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Accidental Death of an Anarchist

The Barn Theatre, Southwick Community Centre.

March 30, 31 – April 1 & 2, 2016.


Accidental Death of an Anarchist

by Dario Fo

 

2591609_accidental-death-of-an-anarchist_playbill

Directed by
Dan Dryer

Cast

David Peaty – Bertozzo

Emily Hale – Superintendent

Guy Steddon – Pissani

Jonathan Rich – Constable

Phil Brown – Maniac

Sarah Frost – Felletti

 

Production Crew

Stage Manager – Dave Comber

Deputy Stage Manager – Julian Batstone

Assistant Stage Manager – John Garland

Lighting Design & Operator – Martin Oakley

Sound Design – Bob Ryder

Sound Operation – Brian Jones

Wardrobe – Maggi Pierce

Wardrobe – Cherry Fraser

Properties & Set Dressing – Anita Shipton

Properties & Set Dressing – Di Tidzer

Set Construction & Painting – Nigel Goldfinch

Set Construction & Painting – Carl Gray

Set Construction & Painting – David Comber

Set Construction & Painting – Dave Collis

Set Construction & Painting – Sue Chaplin

Set Construction & Painting – Sheila Neesham

Set Construction & Painting – Margaret Davy

Set Construction & Painting – Gary Walker

Poster Design – Judith Berrill

Publicity – Peter Joyce

Publicity – Maggi Pierce

Publicity – Rosemary Bouchy

Publicity – Judith Berrill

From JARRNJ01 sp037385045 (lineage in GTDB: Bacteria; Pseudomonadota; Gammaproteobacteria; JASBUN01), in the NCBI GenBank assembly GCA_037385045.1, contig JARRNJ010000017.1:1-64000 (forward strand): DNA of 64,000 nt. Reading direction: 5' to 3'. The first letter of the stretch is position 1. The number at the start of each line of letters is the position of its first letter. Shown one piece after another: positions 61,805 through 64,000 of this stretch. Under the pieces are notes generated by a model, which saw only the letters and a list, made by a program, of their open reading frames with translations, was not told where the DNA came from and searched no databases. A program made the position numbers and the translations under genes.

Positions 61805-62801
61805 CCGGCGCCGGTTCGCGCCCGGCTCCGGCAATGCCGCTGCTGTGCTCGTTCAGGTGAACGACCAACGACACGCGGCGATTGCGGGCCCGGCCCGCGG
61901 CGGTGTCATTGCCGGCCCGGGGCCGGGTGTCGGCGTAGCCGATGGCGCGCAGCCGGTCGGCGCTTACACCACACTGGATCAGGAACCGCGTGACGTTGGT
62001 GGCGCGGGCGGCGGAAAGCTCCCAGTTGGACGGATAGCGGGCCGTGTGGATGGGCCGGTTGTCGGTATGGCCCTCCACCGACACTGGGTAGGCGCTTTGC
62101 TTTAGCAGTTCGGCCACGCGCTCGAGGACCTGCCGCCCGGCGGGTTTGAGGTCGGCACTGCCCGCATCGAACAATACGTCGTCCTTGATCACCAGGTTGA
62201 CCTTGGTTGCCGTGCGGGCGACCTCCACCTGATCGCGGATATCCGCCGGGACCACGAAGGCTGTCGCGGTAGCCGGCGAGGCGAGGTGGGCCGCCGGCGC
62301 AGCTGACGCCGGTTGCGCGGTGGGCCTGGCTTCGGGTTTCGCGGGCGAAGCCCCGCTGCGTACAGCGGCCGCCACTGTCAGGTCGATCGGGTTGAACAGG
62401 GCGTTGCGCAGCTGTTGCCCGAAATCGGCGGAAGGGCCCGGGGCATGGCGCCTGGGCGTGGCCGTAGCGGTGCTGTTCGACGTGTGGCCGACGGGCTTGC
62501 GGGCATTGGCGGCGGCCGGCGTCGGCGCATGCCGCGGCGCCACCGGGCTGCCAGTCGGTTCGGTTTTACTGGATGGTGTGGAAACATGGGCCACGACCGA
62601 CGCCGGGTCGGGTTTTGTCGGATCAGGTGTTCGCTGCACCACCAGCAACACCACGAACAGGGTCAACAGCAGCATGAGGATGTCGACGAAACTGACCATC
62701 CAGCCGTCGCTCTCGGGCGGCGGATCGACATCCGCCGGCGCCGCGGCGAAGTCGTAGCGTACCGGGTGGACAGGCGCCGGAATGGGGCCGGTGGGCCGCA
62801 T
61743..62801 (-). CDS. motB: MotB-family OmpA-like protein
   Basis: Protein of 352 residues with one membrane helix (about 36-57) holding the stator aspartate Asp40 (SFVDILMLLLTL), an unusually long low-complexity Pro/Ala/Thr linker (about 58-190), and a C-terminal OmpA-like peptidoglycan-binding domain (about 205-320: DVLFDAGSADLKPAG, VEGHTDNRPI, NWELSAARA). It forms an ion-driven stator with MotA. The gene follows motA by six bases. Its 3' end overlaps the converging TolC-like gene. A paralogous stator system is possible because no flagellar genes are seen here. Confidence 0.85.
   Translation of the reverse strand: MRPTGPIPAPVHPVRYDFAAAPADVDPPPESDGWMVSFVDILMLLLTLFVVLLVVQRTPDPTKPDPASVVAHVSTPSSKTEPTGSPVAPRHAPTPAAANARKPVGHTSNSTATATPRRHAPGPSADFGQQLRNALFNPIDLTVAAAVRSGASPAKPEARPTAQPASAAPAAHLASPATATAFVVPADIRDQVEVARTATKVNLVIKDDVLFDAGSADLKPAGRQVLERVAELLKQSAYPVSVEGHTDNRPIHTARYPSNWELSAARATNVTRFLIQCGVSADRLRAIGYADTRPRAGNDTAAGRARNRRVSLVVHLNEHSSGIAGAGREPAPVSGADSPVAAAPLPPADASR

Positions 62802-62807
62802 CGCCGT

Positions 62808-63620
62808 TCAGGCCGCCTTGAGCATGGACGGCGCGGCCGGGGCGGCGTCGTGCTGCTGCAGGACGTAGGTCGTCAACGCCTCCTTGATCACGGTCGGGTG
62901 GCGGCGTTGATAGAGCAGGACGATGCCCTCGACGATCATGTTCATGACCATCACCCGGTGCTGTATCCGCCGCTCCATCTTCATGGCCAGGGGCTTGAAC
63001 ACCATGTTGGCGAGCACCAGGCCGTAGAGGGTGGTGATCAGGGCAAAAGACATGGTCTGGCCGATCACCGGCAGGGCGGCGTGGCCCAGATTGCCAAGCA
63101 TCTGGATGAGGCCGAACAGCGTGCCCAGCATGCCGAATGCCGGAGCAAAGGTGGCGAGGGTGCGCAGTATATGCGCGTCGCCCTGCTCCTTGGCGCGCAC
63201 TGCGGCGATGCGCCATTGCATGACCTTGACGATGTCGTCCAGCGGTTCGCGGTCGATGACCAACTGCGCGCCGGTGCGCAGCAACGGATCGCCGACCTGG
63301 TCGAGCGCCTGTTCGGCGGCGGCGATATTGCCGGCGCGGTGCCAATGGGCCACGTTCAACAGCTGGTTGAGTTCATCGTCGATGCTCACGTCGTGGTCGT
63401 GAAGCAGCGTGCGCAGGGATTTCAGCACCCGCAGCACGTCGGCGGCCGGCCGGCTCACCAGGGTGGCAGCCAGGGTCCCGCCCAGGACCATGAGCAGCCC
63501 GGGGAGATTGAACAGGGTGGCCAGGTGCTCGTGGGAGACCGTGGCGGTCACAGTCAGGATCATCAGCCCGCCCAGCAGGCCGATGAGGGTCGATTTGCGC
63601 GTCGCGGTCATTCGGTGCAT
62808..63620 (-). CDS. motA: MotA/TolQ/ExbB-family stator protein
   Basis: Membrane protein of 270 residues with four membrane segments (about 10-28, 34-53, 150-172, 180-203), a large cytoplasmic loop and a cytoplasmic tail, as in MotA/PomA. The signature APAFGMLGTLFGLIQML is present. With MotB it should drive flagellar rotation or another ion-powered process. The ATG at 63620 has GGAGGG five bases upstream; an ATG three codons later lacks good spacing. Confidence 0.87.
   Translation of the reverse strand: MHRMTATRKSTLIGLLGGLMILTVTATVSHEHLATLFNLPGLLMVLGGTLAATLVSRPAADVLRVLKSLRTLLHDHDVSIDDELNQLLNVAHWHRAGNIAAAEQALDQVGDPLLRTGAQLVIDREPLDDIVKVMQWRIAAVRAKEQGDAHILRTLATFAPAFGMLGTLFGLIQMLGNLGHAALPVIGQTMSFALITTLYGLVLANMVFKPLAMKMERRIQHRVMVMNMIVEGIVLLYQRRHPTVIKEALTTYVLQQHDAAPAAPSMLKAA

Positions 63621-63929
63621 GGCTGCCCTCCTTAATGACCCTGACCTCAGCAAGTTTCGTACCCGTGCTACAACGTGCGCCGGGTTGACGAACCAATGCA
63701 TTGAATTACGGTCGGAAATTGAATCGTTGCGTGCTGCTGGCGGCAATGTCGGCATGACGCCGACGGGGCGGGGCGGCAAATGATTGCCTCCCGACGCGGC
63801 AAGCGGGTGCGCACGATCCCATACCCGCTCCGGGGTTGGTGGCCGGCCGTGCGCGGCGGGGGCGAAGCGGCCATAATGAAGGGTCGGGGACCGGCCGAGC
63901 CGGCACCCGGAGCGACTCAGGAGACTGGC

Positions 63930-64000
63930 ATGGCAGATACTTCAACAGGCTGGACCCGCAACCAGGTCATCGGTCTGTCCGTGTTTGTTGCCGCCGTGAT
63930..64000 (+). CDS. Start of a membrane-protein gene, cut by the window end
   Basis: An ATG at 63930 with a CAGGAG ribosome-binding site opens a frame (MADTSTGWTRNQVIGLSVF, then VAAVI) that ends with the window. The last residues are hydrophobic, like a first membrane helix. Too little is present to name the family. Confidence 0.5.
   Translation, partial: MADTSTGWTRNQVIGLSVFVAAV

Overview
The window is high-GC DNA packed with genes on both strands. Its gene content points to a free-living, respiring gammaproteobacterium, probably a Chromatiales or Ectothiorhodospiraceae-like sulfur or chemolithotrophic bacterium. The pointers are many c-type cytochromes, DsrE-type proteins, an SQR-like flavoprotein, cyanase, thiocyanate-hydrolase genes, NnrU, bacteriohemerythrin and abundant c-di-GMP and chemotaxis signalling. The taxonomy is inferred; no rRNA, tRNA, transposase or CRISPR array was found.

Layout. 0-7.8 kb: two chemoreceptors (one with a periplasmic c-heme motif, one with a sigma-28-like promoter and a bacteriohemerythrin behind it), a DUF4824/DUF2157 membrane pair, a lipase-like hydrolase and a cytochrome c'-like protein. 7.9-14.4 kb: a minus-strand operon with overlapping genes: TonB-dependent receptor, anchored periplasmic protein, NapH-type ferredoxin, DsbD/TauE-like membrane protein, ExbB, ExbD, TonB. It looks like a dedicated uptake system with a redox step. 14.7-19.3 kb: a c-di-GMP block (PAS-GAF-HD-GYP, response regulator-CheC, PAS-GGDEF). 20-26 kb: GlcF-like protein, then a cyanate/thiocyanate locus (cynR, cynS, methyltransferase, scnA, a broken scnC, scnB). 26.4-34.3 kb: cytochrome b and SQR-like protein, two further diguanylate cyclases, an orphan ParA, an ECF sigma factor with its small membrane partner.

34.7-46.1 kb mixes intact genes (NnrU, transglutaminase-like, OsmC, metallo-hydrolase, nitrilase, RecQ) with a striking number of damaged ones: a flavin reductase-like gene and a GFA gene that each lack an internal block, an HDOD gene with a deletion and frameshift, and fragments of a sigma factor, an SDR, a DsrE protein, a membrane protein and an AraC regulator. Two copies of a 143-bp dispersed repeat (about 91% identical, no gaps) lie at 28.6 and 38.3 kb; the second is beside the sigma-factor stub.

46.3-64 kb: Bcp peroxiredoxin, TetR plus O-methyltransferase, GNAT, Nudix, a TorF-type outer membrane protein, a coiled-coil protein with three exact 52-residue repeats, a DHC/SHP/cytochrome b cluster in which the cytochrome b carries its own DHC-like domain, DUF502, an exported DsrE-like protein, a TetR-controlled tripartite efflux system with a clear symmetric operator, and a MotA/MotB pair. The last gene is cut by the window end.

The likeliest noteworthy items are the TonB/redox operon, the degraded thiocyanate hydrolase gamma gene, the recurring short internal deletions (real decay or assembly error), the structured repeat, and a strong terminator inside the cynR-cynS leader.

Front of House – Tor Dunster

 

Programme Note #1: Accidental Death of an Anarchist

DD wrote: ” Accidental Death of an Anarchist is a play with a very precise context, namely in response to a specific event in the turbulent Italy of the late 60s. What relevance if any could this hold for a British audience in 2016?

The overarching themes of the play, that of police brutality and cover-up and a political power at odds with the people resonate widely and indeed the lay has been performed all over the world.

The brilliance of the play is that it turns tragedy into farce and as such audiences find themselves laughing and ten asking themselves why.

I first did a production of this play 24 years ago in the Edinburgh festival. The timing felt right, we had recently had riots in Trafalgar Square over the poll tax, miscarriages of justice for the Birmingham six and the Guildford four. There was outrage at police cover-up and unfairness of the treatment of the poor and as an angry young man in my 20s I found the play had a lot that I could relate to.

Now as a not so angry young man in my 40s I find, unfortunately, this is still the case. ”

 


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